All of us would like to drive our car with a mobile held in one hand, talking
to the other person. But we should be careful; we don't know when the car just
before us apply the break and everything are gone. A serious problem encountered
in most of the cities, National Highways, where any mistake means no 'turning
back'! There comes the tomorrows technology; Hand free driven car. Initializing
the modern technological approach in Robotics.
What is the need for safety
All around the world almost 45%
of the accidents occur by mistakes of the driver. Most of these accidents are
fatal. The victims of such accidents are either severly injured, some even risk
their life by their careless driving. This was the main reason behind this project
work put forward by the Delphi-Delco electronic systems and General Motors Corporation.
It was called the Automotive Collision Avoidance Systems (ACAS) field operation
It was aimed at integration
of the latest technology Forward Collision Warning (FCW) and Adaptive Cruise Control
(ACC). The project has two phases. The Phase I started by June 1999, it lasted
for about 27 months and II phase started immediately just after the Phase I and
expected to be complete by 32 months.
The phase I include development and
integration of ACC and FCW systems on the automotive. The phase II include the
deployment fleet on ten cars and field operation test.
Forward Collision Warning (FCW) System was one of the achievements of the Delphi-Delco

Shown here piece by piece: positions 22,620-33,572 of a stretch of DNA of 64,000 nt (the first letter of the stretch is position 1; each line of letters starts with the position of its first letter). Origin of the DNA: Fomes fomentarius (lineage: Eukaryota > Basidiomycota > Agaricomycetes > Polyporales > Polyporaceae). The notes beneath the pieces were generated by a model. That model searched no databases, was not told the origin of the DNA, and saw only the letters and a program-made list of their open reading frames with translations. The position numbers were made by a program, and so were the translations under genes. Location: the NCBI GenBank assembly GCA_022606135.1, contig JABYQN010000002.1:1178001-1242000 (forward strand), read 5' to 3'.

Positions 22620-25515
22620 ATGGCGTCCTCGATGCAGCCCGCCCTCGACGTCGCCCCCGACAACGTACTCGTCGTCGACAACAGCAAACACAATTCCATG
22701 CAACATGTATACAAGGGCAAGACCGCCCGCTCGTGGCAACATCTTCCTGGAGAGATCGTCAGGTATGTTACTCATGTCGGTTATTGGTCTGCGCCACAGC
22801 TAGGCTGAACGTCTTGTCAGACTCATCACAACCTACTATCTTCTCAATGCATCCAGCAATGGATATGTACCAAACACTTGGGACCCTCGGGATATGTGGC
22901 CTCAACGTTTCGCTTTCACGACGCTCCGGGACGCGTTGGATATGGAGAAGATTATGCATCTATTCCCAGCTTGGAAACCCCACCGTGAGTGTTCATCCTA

Electronic Systems, which was successfully implemented in the (a) 1994 Toyota
Lexus LS400 (b) 1994 GM Cadillac Seville, and (c) 1998 Opel Vectra. These vehicles
have been modified to provide the basic functionality of fully integrated ACC
and FCW systems. Forewarn Smart Cruise Control with Headway Alert uses a mechanically
scanning, 76 GHz, long-range radar sensor to detect objects in the vehicle's path
up to 150 meters or 402 feet ahead. The system helps to reduce the need for drivers
to manually adjust speed or disengage cruise control when encountering slower
Adaptive Cruise Control (ACC) and Forward Collision
Warning (FCW) systems require an ability to resolve and identify robustly the
existence of both stationary and moving 'target' vehicles that are in the motion
path of the Host vehicle. The performance of these systems is affected by their
ability (a) to estimate the relative inter-vehicular path motion (i.e.: range,
relative speed, radius of curvature, etc.) between the host vehicle, the roadway
ahead of the host, and all of the appropriate targets (i.e.: roadside objects,
and in-lane, adjacent lane, and crossing vehicles, etc.); and (b) to predict the
mutual intersection of these motion paths. In addition, these systems must be
robust in the presence of various types of driving behavior (e.g.: in-lane weaving/drift,
lane change maneuvers, etc.) and roadway conditions (e.g. straight roads, curved
roads, curve entry/exit transitions, intersections, etc.) that are encountered
in the 'real-world' environment.
target selection approach pursued used a single active forward looking radar sensor
augmented with a yaw rate sensor. The forward-looking radar sensor provided target
range, range rate, and angular position information. The yaw rate sensor was used
to estimate the roadway curvature ahead of the Host vehicle. Delphi's first generation
target discrimination algorithms were used to identify overhead bridge objects
and to discriminate between moving cars and trucks. The Target / Host kinematics
were evaluated to determine target motion status (i.e.: oncoming, stopped, moving,
cut-in and cut-out, etc.), and geometric relationships were employed to determine
which of the valid roadway objects fell within the Host's forward projected path.
The improved algorithms yielded very good results, but they were prone to false
alarms during curve entry/exit scenarios and during host lane changes.
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